Recent closures here point to more of an "adjustment" than economic red flags, he said. Many of the stores that have closed, including those in West Acres and the Moorhead Kmart, were a result of the chains strategically shuttering many or all of their stores after waning sales nationwide.
Still, Gartin said the community does suffer from a shortage of workers. If businesses can't find qualified employees, he said, they limit their growth or move to other markets.
The issue prompted West Fargo lefse maker Freddy's Lefse to suspend its mail order service for the 2016 holiday season despite growing demand.
"The bottom line is our growth and our ability to grow is completely dependent in every area of our industry sectors on the labor and having the right people trained in the right ways to be prepared to take the jobs that are available," Gartin said.
Fargo-based Appraisal Services Inc. tracks the local apartment vacancy rate each quarter, and the Dec. 1 count suggests another potential issue. In June 2013, apartment vacancy in Cass and Clay counties was 2.5 percent; that climbed to 9 percent last month.
The issue, according to commercial real estate appraiser Petter Eriksmoen, is developers responded to high demand and short supply by building new complexes—a lot of new complexes, with about 1,300 new units coming online per year in the past five years.
At the same time, Eriksmoen said in-migration to the community has slowed, as has single-family house sales and builds. He said these warning signs suggest the local economy may have "reached the top" and plateaued after several big years.
"I think we're coming back down to earth a little bit," he said.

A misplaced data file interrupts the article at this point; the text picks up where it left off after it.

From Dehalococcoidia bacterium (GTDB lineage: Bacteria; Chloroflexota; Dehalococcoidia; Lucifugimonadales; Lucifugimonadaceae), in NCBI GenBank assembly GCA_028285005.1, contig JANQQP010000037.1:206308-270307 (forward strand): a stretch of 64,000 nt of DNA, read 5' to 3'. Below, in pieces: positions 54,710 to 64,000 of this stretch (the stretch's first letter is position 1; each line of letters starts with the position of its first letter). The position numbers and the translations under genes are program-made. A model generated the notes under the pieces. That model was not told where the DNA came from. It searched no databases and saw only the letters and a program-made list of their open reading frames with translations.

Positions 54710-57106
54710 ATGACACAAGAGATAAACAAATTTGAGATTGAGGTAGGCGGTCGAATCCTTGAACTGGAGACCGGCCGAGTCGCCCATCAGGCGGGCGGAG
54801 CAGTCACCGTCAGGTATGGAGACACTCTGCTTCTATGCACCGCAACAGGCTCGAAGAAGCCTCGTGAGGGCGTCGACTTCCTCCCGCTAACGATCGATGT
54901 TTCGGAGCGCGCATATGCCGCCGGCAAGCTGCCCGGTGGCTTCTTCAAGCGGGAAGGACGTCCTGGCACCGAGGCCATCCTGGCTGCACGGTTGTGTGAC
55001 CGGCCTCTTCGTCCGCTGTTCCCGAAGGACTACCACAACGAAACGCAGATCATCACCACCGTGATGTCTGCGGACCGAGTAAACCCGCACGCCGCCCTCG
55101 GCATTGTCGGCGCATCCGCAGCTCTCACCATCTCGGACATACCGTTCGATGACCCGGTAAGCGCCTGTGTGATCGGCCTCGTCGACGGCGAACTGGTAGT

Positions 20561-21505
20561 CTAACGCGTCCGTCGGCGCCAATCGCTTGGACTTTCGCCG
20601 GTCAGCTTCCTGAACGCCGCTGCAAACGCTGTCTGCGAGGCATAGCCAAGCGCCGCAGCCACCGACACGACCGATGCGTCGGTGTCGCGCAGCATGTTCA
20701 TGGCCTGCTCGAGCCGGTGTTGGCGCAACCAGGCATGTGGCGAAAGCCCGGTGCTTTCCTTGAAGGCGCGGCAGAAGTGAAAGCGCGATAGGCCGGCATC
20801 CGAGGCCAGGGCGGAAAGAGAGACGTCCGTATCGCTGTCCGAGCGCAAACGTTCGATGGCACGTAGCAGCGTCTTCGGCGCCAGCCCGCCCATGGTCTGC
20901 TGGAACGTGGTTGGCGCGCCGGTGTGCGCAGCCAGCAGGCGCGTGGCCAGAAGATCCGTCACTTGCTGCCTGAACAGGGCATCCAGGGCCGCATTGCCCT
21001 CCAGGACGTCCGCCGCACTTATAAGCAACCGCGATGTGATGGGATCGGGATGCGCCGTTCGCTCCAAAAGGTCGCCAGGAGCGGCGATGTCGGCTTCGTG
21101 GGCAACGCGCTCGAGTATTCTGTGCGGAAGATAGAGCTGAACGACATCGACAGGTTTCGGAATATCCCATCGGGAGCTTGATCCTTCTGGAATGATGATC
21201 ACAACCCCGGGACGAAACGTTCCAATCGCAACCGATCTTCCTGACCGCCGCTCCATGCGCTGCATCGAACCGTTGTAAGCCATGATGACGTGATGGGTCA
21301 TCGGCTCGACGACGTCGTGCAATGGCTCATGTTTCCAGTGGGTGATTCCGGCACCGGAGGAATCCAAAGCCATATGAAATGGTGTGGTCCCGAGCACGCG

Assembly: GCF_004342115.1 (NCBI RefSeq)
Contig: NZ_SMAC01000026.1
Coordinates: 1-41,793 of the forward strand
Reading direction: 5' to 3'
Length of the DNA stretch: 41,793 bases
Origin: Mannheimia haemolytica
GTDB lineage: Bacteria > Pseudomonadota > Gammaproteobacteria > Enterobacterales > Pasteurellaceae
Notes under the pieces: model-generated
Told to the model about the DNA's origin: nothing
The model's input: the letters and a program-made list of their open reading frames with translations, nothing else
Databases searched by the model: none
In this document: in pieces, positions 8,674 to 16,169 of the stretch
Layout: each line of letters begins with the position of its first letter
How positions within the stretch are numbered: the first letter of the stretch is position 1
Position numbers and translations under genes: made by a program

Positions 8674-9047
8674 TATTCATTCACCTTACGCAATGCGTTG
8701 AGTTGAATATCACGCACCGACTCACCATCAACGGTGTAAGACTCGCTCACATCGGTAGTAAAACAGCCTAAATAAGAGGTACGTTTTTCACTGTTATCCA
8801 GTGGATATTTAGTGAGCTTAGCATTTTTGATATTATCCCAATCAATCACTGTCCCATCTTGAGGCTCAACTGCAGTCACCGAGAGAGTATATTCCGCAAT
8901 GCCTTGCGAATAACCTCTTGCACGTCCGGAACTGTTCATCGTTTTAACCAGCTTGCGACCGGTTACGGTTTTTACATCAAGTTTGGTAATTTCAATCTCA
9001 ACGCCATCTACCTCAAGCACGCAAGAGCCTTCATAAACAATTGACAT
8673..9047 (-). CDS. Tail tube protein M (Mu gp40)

Fargo Planning Director Jim Gilmour described the change in the housing market as a "back to normal," not a sign of economic decline.
There were 218 new single-family houses in Fargo in the first six months of 2016, up 79 from the 139 during the same period in 2015. By the end of the year, the final tally of 368 was only three more than in 2015, showing that single-family house construction slowed in the second half of 2016.
A drop in Canadian border traffic has also been an issue.
After near parity with the U.S. dollar—meaning Canadians could save money by shopping here—the Canadian dollar fell to its current level of $.76. That means border crossings at Pembina, N.D., north of Fargo have decreased in recent years, with bus crossings down 23 percent and car crossings down 12 percent from 2015 to 2016.
Happy Harry's Bottle Shop CEO Dustin Mitzel said it's easy to notice fewer Manitoba license plates in parking lots.
"That has impact on all kinds of discretionary income that's flowing through Fargo that restaurants, retail and hotels feel," he said.
But Matt Marshall, West Fargo's economic development and community services director, said the local business climate is still thriving despite the newer challenges.
"We've had another phenomenal year of people coming to West Fargo, and our local economy here I think really is still very diverse and strong," he said.